England referee Wayne Barnes has revealed how his blunder during the 2007 World Cup quarter-final between the All Blacks and France motivated him to become one of the game’s elite officials.
According to the New Zealand Herald, the 2019 World Rugby Referee of the Year was speaking about his career in an extensive interview with Radio Sport‘s D’Arcy Waldegrave.
Also touched upon was the topic of Barnes’ famous faux pas, when he missed a forward pass which ultimately lead to a 20-18 upset win for the French over New Zealand.
Currently one of the sport’s most esteemed referees, Barnes was unlucky to not be awarded the World Cup final match due to his countrymen qualifying for the decider, after their convincing win over the All Blacks. Instead, the 40-year-old was the man in the middle for the bronze medal match between Wales and New Zealand.
Barnes believes that public criticism and self-motivation were the driving factors for him becoming one of rugby’s top-ranking referees.
‘Everyone improves over time. I went into the 2007 World Cup probably only refereeing three or four Test matches, and I’ve now refereed about 90, so you learn from those games – like New Zealand vs France, and of course I’ve learned from my mistakes in that game.
‘You’re 28 years old, at the start of your career – I guess it was a bit of a motivator to do a bit better. That’s how I definitely saw it, and this World Cup for me, nobody was talking about Wayne Barnes’ performance, so maybe 12 years of experience has helped do that.’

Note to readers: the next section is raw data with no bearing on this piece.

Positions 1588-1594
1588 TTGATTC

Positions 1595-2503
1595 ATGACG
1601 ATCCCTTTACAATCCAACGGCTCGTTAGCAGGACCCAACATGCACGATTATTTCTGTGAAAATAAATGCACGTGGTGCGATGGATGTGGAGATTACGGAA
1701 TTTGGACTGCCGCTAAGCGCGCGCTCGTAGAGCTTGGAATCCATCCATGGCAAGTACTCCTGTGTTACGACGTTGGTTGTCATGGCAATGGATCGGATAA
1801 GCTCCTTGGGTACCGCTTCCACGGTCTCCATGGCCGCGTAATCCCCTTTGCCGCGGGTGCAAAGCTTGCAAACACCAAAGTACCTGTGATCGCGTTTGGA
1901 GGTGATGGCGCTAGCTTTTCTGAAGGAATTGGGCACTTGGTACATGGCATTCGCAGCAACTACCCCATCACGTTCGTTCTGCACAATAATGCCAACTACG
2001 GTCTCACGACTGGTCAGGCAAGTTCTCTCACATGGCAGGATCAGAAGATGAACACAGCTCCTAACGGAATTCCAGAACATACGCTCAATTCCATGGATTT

Barnes also discussed the actual reason for his error when he missed Damien Traille’s forward pass to Frederic Michalak, revealing that he quickly recognised his error upon seeing replays of the footage on the Millennium Stadium’s big screen.
‘Of course it was [a forward pass] – we’ve all seen it. You know it’s a forward pass about two or three seconds later when you look up on the screen and you see it, the problem was that the TMO protocols were different then, and that’s probably part of the reason why they’ve changed it.’
The highly respected referee, known for his fantastic on-field communication with players, also jested that his current relationship with New Zealanders has improved considerably since that match 12 years ago.
‘They’ve definitely mellowed with me and I can say that with confidence, because in 2007, there was a bar in Queenstown called Cowboys which had a bust of my head in one of the urinals – and you can imagine what people did with that,’ joked Barnes.
‘But I went back there a few years ago – and I’d been replaced by Donald Trump! So you must have mellowed.’
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